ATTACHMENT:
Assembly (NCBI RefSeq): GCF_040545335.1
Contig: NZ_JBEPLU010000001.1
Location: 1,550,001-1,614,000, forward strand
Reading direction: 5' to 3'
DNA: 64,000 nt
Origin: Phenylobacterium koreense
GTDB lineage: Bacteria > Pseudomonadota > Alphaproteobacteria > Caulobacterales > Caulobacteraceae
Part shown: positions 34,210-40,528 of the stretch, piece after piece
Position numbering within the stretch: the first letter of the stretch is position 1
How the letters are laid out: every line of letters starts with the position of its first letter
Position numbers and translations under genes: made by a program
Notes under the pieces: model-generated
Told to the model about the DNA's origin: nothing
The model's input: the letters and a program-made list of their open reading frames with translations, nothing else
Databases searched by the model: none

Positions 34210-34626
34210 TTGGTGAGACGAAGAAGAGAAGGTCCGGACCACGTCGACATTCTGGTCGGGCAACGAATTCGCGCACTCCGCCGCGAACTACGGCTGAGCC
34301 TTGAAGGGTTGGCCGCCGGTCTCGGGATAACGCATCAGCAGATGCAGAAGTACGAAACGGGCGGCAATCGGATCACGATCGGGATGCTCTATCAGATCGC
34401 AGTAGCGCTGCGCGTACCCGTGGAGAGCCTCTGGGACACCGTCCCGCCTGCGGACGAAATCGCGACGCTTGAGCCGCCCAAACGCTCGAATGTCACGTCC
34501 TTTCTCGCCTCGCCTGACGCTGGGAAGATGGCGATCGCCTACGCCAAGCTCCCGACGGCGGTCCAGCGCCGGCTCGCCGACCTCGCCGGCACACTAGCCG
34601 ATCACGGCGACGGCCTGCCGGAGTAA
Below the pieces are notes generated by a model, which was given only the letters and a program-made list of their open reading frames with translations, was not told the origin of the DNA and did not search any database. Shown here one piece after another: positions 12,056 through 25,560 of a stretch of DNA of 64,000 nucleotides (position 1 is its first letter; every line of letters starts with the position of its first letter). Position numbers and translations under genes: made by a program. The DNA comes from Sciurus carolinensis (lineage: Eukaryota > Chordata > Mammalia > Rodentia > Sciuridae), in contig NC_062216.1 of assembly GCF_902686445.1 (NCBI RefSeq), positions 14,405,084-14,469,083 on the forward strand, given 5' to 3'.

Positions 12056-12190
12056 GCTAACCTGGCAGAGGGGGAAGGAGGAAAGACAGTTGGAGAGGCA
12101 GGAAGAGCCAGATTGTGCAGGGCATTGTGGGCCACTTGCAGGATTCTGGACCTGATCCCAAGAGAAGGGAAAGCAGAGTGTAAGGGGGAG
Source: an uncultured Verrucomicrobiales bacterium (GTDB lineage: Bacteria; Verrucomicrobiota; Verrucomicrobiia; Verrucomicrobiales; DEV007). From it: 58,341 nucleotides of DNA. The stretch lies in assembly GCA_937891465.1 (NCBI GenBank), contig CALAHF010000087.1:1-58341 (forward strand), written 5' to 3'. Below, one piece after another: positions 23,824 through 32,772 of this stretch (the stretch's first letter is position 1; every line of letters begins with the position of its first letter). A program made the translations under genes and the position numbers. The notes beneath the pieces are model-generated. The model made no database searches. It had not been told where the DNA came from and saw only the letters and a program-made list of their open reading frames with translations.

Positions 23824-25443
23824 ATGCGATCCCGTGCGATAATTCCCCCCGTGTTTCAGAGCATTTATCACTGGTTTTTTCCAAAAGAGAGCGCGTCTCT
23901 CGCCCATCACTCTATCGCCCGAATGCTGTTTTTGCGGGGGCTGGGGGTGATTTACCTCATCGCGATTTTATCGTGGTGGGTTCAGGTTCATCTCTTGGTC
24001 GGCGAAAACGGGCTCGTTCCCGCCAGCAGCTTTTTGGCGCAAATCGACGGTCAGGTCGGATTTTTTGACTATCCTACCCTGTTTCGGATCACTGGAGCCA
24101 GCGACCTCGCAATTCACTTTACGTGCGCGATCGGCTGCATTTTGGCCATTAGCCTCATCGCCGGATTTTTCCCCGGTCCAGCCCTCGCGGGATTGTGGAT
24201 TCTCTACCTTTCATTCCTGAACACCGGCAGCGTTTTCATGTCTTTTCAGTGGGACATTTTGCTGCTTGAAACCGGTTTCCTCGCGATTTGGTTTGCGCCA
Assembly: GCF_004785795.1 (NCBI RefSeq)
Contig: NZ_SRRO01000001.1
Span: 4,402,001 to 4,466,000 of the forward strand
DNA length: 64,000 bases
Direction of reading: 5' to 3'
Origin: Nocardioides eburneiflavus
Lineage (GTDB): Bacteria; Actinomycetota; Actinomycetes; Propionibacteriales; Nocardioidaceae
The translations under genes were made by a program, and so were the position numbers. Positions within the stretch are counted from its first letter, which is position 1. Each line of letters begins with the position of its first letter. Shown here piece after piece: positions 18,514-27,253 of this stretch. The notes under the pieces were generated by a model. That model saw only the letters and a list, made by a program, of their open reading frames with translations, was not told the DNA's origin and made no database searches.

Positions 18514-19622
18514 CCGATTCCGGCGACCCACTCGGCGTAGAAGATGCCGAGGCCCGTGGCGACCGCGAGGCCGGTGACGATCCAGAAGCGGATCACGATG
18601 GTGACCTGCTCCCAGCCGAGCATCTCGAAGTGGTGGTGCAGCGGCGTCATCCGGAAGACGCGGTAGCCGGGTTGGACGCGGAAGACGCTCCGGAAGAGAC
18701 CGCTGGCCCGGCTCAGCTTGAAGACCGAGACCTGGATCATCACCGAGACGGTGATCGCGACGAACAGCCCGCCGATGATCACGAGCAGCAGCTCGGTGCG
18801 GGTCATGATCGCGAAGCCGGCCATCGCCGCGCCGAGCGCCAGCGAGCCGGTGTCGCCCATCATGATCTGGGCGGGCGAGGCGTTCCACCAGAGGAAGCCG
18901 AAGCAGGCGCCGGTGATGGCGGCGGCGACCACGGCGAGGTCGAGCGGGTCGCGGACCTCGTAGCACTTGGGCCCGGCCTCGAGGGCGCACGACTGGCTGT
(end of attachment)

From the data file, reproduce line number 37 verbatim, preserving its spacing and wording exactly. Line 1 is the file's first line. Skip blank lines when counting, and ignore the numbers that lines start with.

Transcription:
Direction of reading: 5' to 3'